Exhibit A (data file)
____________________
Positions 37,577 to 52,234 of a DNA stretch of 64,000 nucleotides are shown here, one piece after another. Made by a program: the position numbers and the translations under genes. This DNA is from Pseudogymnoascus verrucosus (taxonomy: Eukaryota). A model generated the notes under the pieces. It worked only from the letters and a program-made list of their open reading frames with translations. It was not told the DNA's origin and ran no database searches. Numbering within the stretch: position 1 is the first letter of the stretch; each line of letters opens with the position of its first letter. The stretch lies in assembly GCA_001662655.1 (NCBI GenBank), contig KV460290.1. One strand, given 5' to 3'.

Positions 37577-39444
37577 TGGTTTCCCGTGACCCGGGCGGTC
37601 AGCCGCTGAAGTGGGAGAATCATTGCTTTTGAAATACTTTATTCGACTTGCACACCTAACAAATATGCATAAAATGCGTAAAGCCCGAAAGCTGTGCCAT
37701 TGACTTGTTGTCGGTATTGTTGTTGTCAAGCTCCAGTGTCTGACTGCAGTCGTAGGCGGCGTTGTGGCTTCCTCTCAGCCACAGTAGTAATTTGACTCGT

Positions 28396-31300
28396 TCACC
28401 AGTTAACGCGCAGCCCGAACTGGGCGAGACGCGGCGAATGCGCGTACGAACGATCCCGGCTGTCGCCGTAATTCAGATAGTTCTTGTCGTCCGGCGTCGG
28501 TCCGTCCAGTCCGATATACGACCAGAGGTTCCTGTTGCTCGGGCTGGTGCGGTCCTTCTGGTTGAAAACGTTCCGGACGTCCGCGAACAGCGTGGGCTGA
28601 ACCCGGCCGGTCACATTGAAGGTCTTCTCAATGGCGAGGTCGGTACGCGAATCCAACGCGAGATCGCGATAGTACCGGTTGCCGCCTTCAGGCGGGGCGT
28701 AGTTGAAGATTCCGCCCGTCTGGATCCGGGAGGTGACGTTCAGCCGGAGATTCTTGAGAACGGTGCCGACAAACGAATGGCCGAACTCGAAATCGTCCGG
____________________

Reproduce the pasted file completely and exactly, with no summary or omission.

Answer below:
Positions 37,577 to 52,234 of a DNA stretch of 64,000 nucleotides are shown here, one piece after another. Made by a program: the position numbers and the translations under genes. This DNA is from Pseudogymnoascus verrucosus (taxonomy: Eukaryota). A model generated the notes under the pieces. It worked only from the letters and a program-made list of their open reading frames with translations. It was not told the DNA's origin and ran no database searches. Numbering within the stretch: position 1 is the first letter of the stretch; each line of letters opens with the position of its first letter. The stretch lies in assembly GCA_001662655.1 (NCBI GenBank), contig KV460290.1. One strand, given 5' to 3'.

Positions 37577-39444
37577 TGGTTTCCCGTGACCCGGGCGGTC
37601 AGCCGCTGAAGTGGGAGAATCATTGCTTTTGAAATACTTTATTCGACTTGCACACCTAACAAATATGCATAAAATGCGTAAAGCCCGAAAGCTGTGCCAT
37701 TGACTTGTTGTCGGTATTGTTGTTGTCAAGCTCCAGTGTCTGACTGCAGTCGTAGGCGGCGTTGTGGCTTCCTCTCAGCCACAGTAGTAATTTGACTCGT

Positions 28396-31300
28396 TCACC
28401 AGTTAACGCGCAGCCCGAACTGGGCGAGACGCGGCGAATGCGCGTACGAACGATCCCGGCTGTCGCCGTAATTCAGATAGTTCTTGTCGTCCGGCGTCGG
28501 TCCGTCCAGTCCGATATACGACCAGAGGTTCCTGTTGCTCGGGCTGGTGCGGTCCTTCTGGTTGAAAACGTTCCGGACGTCCGCGAACAGCGTGGGCTGA
28601 ACCCGGCCGGTCACATTGAAGGTCTTCTCAATGGCGAGGTCGGTACGCGAATCCAACGCGAGATCGCGATAGTACCGGTTGCCGCCTTCAGGCGGGGCGT
28701 AGTTGAAGATTCCGCCCGTCTGGATCCGGGAGGTGACGTTCAGCCGGAGATTCTTGAGAACGGTGCCGACAAACGAATGGCCGAACTCGAAATCGTCCGG